“Oh shit”, I exclaimed, “it’s come off in my hand!” I stared with disbelief at the now useless stopcock. There was now only one thing left to do. Panic, and swear a lot.

Continuing to enact my textbook demonstration of why I would be temperamentally unsuited to land an aircraft if the captain had a heart attack, I turned aimlessly in circles with the heels of my palms clamped to my temples until the spouse found a pair of pliers. The rumbling noise had now reached an alarming level, and an image of an aerial view of a pile of rubble in the evening news bulletin flashed through my mind. I snatched the pliers and began the delicate operation of trying to turn the remnants of the stopcock to the shut position without snapping anything else off by accident. Dripping with sweat, I finally succeeded. Phew. I had saved us all from disaster.

Strangely, the rumbling noise was still going on. Then all of a sudden, a sharp click was heard, followed by silence.

“Oh…” said the spouse apologetically, “…I forgot I put the kettle on before the phone rang.”

A Marriage Made in Heaven

It would seem that, between the ears and the eyes, the spouse and I are turning into the sensory equivalent of yin and yang. My short sightedness and his rapidly advancing long sightedness are the perfect combination. He does the long distance vision tasks such as reading the train departure board, spotting signs for motorway turnoffs before we drive past them, and monitoring junkies prowling about in back gardens half a mile away.

I do the close vision stuff like reading restaurant menus by candlelight, differentiating mouse droppings from charred toast crumbs at the Buteshack, and spotting foreign objects in restaurant food. Like the piece of deep-fried cellophane poking out of the spouse’s spring roll at the Chinese restaurant last night.

As for the ears, between the two of us, we can cover the full range of an audiogram and beyond, with me excelling in the dog whistle outer limits of the high frequencies. To make up for my declining mid-frequencies, the spouse is responsible for dealing with human speech quieter than 50dB, identifying strange noises in the middle of the night and pulling me back from stepping out in front of cars approaching from the right.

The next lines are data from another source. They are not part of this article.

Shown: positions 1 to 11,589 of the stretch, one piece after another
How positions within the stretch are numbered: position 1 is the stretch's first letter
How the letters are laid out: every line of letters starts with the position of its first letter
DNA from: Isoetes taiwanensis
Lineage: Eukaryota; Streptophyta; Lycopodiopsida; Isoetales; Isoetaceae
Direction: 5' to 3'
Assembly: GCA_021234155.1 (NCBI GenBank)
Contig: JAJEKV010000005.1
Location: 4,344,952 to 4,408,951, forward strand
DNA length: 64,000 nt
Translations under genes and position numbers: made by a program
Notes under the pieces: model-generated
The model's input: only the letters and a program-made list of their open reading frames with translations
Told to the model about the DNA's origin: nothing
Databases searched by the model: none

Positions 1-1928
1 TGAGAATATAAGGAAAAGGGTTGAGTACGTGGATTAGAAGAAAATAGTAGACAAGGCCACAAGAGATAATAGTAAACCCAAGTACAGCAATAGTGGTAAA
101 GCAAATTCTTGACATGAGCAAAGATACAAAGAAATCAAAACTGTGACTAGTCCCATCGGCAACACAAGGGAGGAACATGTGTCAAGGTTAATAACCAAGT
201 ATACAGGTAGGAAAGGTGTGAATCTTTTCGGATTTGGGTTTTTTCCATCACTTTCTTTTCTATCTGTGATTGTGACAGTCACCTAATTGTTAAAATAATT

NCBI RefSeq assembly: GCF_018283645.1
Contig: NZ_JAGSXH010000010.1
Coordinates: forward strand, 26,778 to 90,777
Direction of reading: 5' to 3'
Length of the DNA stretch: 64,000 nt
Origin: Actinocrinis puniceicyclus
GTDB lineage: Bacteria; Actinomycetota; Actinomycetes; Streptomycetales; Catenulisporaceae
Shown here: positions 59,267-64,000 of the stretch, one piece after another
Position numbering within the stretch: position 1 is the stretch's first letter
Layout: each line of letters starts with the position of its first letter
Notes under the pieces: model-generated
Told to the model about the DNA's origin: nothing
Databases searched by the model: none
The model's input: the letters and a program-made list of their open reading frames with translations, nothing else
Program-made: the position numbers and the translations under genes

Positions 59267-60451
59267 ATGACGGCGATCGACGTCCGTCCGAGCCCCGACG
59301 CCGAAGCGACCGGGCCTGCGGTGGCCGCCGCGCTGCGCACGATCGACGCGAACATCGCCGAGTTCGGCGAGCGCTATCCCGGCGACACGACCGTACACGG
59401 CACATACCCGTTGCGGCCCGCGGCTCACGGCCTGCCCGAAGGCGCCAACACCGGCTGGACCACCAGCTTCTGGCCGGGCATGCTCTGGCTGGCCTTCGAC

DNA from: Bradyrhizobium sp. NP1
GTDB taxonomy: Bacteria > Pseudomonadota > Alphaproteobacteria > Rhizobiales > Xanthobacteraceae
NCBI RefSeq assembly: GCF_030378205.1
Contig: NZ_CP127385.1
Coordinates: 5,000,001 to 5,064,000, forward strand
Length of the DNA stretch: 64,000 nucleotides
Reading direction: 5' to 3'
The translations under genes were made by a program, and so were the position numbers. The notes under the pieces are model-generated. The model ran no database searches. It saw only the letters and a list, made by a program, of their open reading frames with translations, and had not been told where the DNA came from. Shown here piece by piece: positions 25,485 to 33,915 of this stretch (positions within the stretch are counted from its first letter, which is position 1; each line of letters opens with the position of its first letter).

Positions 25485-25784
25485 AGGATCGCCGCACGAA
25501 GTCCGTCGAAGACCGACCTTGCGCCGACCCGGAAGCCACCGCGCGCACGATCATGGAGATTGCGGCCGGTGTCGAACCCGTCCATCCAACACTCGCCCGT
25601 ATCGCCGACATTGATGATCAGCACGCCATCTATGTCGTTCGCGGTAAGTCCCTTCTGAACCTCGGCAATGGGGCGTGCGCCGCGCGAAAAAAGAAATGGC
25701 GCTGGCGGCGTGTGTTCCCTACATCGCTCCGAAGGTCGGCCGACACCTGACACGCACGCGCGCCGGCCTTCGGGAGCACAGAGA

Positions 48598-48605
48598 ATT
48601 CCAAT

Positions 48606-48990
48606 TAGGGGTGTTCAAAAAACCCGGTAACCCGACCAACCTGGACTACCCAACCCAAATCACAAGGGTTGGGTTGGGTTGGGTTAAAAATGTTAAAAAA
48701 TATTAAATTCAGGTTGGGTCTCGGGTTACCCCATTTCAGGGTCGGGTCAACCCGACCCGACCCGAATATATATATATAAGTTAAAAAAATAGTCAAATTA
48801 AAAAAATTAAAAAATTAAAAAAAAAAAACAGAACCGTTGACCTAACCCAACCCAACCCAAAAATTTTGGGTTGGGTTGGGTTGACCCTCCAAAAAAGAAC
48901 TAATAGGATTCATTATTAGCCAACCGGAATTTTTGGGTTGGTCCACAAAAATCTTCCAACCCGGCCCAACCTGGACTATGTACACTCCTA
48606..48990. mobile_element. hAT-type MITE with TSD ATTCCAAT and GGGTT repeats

In return, I locate hissing punctures in bicycle inner tubes and…and…and…well, the spouse says it’s very handy to be able to identify a puncture at the roadside without a bowl of water.

Sound Thought 2011 Part 3

The audience hushed as the presenter appeared in the beam of a spotlight with a ream of A4 sheets of white paper held to his chest. At well-timed intervals, successive sheets dropped from his hands and fluttered poetically into the darkness. “Hear the sounds all around you” read the text*on one. “Hear the sound of your heart beating” said another.

The audience was experiencing Benn Dunn’s ‘Signed Sound’ presentation, which began with a soundless performance piece, referencing, amongst other things, the composer John Cage’s experience in an anechoic chamber. Despite the hearing aid’s enthusiasm for sampling all the least poetic aspects of the unique acoustic ambience of Arch 6, I was enraptured. Even when one of the captions said “hear the gentle sound of this sheet of paper hitting the floor”. Well, that’s what imagination is for, I said to myself, but I started to get a bit worried when the size of the lettering suddenly started to become smaller a few sheets further on. “Raise your hand if you are having difficulty reading this” said a well-timed sheet. Keen to preserve my silent listening experience, I immediately stuck my hand up. I was the only one.